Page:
Our family spent most of the last year in search of community at the church we were attending.
As we began to share our difficulties in finding community, we heard from many others were struggling as well. The three other couples in our small group acknowledged they have (or still do) struggle to find community.
Before you assume this is not a problem at your church, I strongly encourage you to ask a wide variety of people if they’ve had any struggles finding community at your events. Just listen. Don’t argue or debate. You may be surprised at what you find.
No matter how your ministry scores on the scale of building community, all of us can do a better job of making certain the women at our events and activities are making lasting (Lord willing) connections with one another.
Community takes time, but there are some things we can do to help build community among women more quickly.
1. Pray for Community
I placed this in the number one spot intentionally. Before we do anything, we should ask God to move on the hearts of our women to build a stronger community. Pray for a greater concern for one another, sweet times of sharing, the breaking apart of cliques, and new friendships to form.
Icebreaker questions and games provide quick points of connection based on similar interests and experiences. You’ll find all kinds of icebreakers here.
3. Discussion groups
We need to provide women with the opportunity to process and share what the speaker has discussed. Check out these ideas on how to divide women into groups.
4. Regular gatherings
Weekly Bible studies, weekly women’s ministry meetings, monthly service projects, quarterly meals, and other options provide consistent opportunities for women to connect with other another.
5. Assigned seating
Mix up the room for the discussion portion of your event. Assign women to a smaller group to discuss their weekly Bible study questions. Women rarely sit with those they do not know. Sometimes you’ve got to gently encourage (yes, force) them to interact with women outside of their circle.
Focused time away from home will bond your women. The shared experiences of a retreat – the speaker, the small group discussions, the meals, the late night games, etc. will link your women.
And let us consider how to stir up one another to love and good works, not neglecting to meet together, as is the habit of some, but encouraging one another, and all the more as you see the Day drawing near. Hebrews 10:24-25 ESV
7. Open doors
Save room at the table for one more. Never close a group or activity unless absolutely necessary (for example, your retreat location is at capacity and won’t allow you to add one more even if a bed is shared). When we force women to wait to join a small group, class, or a Bible study we’re saying “you’re not welcome” and “there’s no room for you’re here”. Do we really think God can’t use the last two weeks of the Bible study to impact a woman’s life?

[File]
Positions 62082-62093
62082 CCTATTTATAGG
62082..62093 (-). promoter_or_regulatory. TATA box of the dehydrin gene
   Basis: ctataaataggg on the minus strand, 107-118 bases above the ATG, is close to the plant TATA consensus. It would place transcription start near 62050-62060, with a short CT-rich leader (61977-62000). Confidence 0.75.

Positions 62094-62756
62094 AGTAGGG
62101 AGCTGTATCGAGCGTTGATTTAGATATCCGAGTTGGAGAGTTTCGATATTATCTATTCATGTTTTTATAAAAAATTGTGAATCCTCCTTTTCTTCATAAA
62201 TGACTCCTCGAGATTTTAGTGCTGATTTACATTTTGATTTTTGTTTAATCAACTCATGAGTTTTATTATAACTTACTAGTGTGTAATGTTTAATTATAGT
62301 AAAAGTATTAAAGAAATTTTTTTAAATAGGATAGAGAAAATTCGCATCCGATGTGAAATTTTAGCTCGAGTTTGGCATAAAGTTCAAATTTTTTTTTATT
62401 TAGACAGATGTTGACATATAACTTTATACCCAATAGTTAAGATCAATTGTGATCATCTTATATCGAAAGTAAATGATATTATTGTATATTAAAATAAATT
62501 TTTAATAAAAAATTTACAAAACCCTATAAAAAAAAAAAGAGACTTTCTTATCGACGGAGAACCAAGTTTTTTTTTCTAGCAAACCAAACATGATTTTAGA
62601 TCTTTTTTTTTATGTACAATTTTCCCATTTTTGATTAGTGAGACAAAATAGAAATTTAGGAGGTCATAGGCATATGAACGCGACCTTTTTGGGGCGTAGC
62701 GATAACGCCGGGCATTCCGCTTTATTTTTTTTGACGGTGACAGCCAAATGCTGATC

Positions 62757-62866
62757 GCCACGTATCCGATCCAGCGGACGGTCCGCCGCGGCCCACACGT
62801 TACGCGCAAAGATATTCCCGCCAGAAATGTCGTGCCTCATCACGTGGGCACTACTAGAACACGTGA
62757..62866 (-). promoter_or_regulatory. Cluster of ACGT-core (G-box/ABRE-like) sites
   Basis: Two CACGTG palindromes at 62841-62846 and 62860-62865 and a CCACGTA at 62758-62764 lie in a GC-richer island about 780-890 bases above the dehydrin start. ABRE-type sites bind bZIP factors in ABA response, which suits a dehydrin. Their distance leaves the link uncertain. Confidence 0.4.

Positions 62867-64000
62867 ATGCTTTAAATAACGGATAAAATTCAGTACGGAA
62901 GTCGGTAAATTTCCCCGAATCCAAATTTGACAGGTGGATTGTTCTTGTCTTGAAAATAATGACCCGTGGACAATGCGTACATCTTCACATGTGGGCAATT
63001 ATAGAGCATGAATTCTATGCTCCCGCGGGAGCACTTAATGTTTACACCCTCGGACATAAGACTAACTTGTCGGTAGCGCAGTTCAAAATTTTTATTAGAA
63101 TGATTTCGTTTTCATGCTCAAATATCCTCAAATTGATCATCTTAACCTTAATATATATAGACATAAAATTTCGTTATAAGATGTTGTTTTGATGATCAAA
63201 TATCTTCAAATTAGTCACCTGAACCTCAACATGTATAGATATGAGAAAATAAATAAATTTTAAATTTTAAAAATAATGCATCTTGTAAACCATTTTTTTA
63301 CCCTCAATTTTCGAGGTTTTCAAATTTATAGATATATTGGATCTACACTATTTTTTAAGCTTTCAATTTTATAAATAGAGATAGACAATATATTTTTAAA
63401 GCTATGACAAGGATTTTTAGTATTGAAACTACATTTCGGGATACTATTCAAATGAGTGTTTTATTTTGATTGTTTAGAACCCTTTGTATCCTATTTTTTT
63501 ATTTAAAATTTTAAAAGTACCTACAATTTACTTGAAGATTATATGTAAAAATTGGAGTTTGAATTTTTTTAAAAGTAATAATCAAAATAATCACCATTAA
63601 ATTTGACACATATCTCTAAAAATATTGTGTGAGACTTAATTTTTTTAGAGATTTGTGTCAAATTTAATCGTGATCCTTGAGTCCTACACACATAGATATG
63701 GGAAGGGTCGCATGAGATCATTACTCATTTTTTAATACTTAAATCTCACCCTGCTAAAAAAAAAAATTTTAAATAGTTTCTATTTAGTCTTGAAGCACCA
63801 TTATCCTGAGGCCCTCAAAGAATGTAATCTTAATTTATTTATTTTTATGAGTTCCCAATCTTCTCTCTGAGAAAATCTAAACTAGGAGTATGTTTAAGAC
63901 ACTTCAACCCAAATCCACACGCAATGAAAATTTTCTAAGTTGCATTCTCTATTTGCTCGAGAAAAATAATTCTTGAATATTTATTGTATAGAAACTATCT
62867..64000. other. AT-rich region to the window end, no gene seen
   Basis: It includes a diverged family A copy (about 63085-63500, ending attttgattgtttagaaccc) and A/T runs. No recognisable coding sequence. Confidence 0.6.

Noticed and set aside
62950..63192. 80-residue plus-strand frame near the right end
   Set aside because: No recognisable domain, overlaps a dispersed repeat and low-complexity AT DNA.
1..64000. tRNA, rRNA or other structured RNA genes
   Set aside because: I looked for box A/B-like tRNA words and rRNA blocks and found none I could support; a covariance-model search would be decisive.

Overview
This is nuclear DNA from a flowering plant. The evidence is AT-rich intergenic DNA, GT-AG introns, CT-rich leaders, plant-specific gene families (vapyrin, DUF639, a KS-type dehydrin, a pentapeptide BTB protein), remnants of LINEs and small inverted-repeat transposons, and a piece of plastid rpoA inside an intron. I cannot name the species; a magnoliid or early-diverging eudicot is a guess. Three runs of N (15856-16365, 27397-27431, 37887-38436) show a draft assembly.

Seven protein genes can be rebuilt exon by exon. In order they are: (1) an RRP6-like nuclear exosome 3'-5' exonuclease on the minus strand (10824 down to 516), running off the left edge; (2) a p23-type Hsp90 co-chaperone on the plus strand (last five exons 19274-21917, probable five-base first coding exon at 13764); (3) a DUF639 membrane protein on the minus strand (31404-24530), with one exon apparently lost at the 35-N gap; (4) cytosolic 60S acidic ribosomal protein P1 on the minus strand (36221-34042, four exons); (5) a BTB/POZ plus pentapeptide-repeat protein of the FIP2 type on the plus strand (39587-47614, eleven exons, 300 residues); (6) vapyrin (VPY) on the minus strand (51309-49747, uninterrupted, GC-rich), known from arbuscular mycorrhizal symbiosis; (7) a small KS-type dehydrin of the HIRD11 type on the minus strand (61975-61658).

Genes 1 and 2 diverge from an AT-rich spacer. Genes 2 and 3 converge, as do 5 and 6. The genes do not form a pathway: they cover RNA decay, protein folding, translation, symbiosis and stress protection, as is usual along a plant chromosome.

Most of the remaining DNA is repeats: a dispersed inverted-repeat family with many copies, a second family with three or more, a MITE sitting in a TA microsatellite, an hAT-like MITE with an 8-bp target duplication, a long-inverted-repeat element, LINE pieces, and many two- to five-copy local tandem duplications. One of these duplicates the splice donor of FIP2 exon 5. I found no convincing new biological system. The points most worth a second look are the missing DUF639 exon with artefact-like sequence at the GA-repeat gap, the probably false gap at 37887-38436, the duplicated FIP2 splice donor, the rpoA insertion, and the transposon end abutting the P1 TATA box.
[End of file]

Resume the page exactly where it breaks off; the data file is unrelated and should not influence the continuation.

8. Welcome guests
Are guests welcome and invited to every event and activity you offer? If not, why? Material should always be presented in a way that includes those who are unfamiliar with church lingo and abbreviations. Provide words for every song you sing. Never assume prior knowledge of a Biblical book, character, or concept.
9. Share prayer requests
Now we’re building community not fear – so hear me out on this one. The most non-threatening way I know of to share prayer requests and build community is to have women write 2 to -3 personal prayer requests on a note card and have them trade with a person at their table/in their group (for example, everyone pass their card to the right) at the end of the event. Model for them how to share without oversharing (read this post). I beg you, please, please don’t have everyone hold hands and stand in a circle.
10. Name tags
Yes, I know this sounds so basic, but I can’t tell you how many times name tags are forgotten or leaders think they are no longer needed. Being able to call someone by name builds connection and community. You can read why I think name tags are important here.
I always write this on my agenda because it’s so easy to forget! Make introductions more memorable (and increase points of connection) by asking everyone to share their answer to a quick (not deep) icebreaker question. I share 31 great icebreaker questions for introductions here.
12. Circles not rows
Depending upon your space restraints and numbers, I realize you may need to have your women sit in rows to listen to your speaker. Get them out of those rows and into circles (with or without tables) soon after so they can have a great discussion. We’re more likely to connect with someone we can look in the eye. Looking at the back of people’s heads does very little to build community!
Prayerfully ask the Lord which (or how many) of these 12 ideas you need to implement at your next event to jump start the community building among the women at your events.
Your efforts will be greatly rewarded as you see women forming new friendships, comforting one another, and encouraging one another.
You may also want to read:
How can we keep cliques from harming our ministry?
What the New Girl Needs
Bible Study Review: We Saved You a Seat
9 Secrets for Making Your Guests Feel Welcome
How to Divide Women into Groups
Tips and Tools for Small Group Facilitators
Everything You Need to Know About Planning a Retreat
Gathering Prayer Requests
One year ago: Is God calling your ministry to shine a light on sex trafficking?
Two years ago: Things “I Love” Bingo Game
Three years ago: How to Build a Women’s Ministry Team
Four years ago: Not-so Newlywed Game Show Script